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Self-Driving Cars Could Get Even Smarter With High-Speed 5G Mobile Data

Self-Driving Cars Could Get Even Smarter With High-Speed 5G Mobile Data Image
  • Posted on 20th Sep, 2022 15:09 PM
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5G wireless technology is used for smartphones, but it can also make self-driving cars smarter by delivering information and entertainment faster than the previous 4G standard.

  • The first 5G autonomous driving public demonstrations were recently held in Europe. 
  • There’s a growing movement to use high-speed 5G mobile data to give automobiles new high-tech features. 
  • One significant benefit of 5G is that it could make self-driving cars safer.


metamorworks / Getty Images

The arrival of 5G wireless technology makes browsing on your phone faster, and it could soon enable a wide range of upgrades, including speeding the adoption of autonomous vehicles. 

5G-MOBIX recently held the first 5G autonomous driving public demonstrations at the Spain-Portugal border. The company plans to deploy 5G corridors along cross-border locations and urban areas to meet the coverage demands of connected cars. It's part of a growing movement to use high-speed 5G mobile data to give automobiles new high-tech features. 

"The higher data rates and lower delays (latency) enabled by 5G allows communication of rich sensor data as well as real-time control between cars for greater safety and visibility," Sundeep Rangan, a professor at New York University, who was formerly the engineering director at wireless technology firm Qualcomm, told Lifewire in an email interview. 

Mobile Devices on Wheels

As a refresher, 5G is the current technology standard for cellular networks and offers faster download speeds. Verizon said it's working with car maker Audi to embed some vehicles with 5G. 

Self-driving vehicles require fast-processing artificial intelligence (AI) algorithms in the car, Cory Siansky, a technology consultant at digital consultancy Publicis Sapient, told Lifewire via email. 

Driverless cars will also require cloud-based processing with significantly better network responsiveness than we typically get from wireless data today. 

"The responsiveness improvement between 4G and 5G is measured in milliseconds—which is imperceptible to humans doing regular tasks—for example, browsing a shopping website," Siansky added. "But for self-driving cars, those extra milliseconds will help self-driving cars make the best driving decision as quickly as possible."

The new technology in Audi cars will allow a vehicle to connect to the Verizon 5G Ultra Wideband network and enable new driving features, connected services, and faster in-car Wi-Fi and entertainment.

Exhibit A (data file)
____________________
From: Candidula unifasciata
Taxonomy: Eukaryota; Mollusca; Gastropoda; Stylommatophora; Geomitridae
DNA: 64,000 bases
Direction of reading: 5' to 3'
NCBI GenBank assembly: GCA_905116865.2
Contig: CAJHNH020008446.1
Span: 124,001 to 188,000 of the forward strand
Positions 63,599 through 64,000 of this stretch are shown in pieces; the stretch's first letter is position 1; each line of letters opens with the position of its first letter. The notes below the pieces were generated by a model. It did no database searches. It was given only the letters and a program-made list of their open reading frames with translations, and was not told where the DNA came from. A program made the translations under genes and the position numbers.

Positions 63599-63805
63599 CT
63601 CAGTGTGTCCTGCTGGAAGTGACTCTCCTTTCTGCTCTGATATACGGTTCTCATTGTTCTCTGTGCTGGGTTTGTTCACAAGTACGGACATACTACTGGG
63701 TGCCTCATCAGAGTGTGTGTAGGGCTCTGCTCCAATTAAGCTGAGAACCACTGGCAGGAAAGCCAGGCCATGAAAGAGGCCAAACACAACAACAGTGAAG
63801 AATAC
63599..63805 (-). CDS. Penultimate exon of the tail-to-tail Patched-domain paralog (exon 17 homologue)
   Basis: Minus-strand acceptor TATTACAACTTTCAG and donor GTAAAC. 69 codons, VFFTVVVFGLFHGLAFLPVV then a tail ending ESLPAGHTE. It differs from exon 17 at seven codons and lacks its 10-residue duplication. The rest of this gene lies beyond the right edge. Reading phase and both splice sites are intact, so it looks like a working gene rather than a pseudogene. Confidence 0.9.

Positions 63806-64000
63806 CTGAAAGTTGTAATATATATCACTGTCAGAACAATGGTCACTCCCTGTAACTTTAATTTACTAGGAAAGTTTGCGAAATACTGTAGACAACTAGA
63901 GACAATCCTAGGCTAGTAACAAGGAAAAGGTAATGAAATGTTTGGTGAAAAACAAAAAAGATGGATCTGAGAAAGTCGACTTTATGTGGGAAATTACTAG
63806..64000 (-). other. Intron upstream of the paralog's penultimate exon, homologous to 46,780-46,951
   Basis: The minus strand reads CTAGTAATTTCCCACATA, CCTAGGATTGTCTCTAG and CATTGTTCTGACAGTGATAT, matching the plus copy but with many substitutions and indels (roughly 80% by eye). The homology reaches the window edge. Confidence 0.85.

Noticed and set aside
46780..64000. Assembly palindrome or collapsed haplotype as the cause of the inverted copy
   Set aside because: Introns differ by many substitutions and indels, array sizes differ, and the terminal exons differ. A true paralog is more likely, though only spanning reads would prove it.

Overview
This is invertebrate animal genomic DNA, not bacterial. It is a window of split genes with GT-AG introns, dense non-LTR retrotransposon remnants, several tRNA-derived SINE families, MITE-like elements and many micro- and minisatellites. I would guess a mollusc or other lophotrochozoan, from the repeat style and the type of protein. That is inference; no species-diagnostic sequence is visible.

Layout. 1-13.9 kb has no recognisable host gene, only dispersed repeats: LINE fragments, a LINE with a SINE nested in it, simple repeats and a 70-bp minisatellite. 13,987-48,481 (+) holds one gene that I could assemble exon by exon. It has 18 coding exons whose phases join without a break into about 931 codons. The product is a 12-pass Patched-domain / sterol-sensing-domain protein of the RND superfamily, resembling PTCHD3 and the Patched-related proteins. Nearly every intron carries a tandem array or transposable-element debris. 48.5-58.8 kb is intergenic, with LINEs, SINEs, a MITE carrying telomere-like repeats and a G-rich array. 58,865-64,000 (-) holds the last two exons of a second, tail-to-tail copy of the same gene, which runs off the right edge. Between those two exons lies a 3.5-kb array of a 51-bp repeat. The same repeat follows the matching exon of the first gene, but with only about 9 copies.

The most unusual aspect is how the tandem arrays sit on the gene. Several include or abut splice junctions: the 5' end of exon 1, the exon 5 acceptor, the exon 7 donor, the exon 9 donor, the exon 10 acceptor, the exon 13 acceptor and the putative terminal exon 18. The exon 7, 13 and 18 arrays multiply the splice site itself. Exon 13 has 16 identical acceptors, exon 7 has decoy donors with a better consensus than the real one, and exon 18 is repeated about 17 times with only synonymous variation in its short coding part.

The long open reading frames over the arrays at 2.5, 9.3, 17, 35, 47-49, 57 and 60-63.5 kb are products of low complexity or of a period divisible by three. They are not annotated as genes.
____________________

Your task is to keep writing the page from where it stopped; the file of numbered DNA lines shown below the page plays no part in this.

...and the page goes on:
"5G will turn the cars, essentially, into the ultimate mobile device," Scott Nash, the director of automotive solutions at Verizon Business, told Lifewire in an email interview. "Its incredible speed and bandwidth are perfect for handling massive amounts of data and information being collected and produced while on the road."

One significant benefit of 5G is that it could make self-driving cars safer, Nir Kshetri, a professor at the University of North Carolina at Greensboro who studies emerging technologies, told Lifewire in an email interview. For the autonomous vehicles industry, high latency is a concern with 4G LTE networks. 

The higher data rates and lower delays (latency) enabled by 5G allows communication of rich sensor data as well as real-time control between cars for greater safety and visibility.

"In order to maintain awareness of the surroundings and safely steer through traffic with vehicle-to-everything communications, autonomous vehicles need a one milliseconds (MS) latency," Kshetri added. "With 5G networks, an autonomous car will be able to hit the brakes and stop it within 1 inch, compared to 4 to 6 feet it takes with 4G."

Online mapping systems could soon work better than current solutions thanks to built-in 5G for cars. Current navigation systems use maps that may be updated every few months, Siansky said. Self-driving cars will require information, updated in real-time, and with finer resolution for all sorts of traffic. 

"This deployment can look different from each vehicle manufacturer (notably multiple cameras, radar, and lidar," he added.

Virtual Mechanics

The arrival of 5G data connections could allow your car to diagnose its own mechanical problems. Many modern cars already have a limited ability to diagnose problems, but the faster 5G connections will help make fixes a more automated process, experts say. 

"This is where drivers will experience impressive benefits, especially during the dreaded 'breakdown while driving' scenario," technology analyst Vaclav Vincalek told Lifewire in an email. 

5G-MOBIX

"In this case, an autonomous vehicle can immediately contact the dealership or perhaps a very advanced mechanic's shop. From there, the shop has access to all the vehicle's data and can diagnose the issue."

If your car problems are software-related, soon, you might not even have to take your auto into the shop to get it fixed. Over-the-Air updates (OTAs) are becoming the standard process with which automobiles will send and receive vehicle software updates to fix problems and deliver new features, and 5G will strengthen that service, Jillian Goldberg, the vice president of marketing and investor relations at the automotive technology company GuardKnox, said in an email. 

"There has already been a large rollout of the OTAs across many auto companies, including Ford and Toyota, and 5G will improve the quality of service and the connection," she added. "Furthermore, 5G will remove the necessity for the automobile to be hooked up to a Wi-Fi port, thus allowing remote vehicle diagnostics, repairs, updates, and new feature downloads—all from the road."

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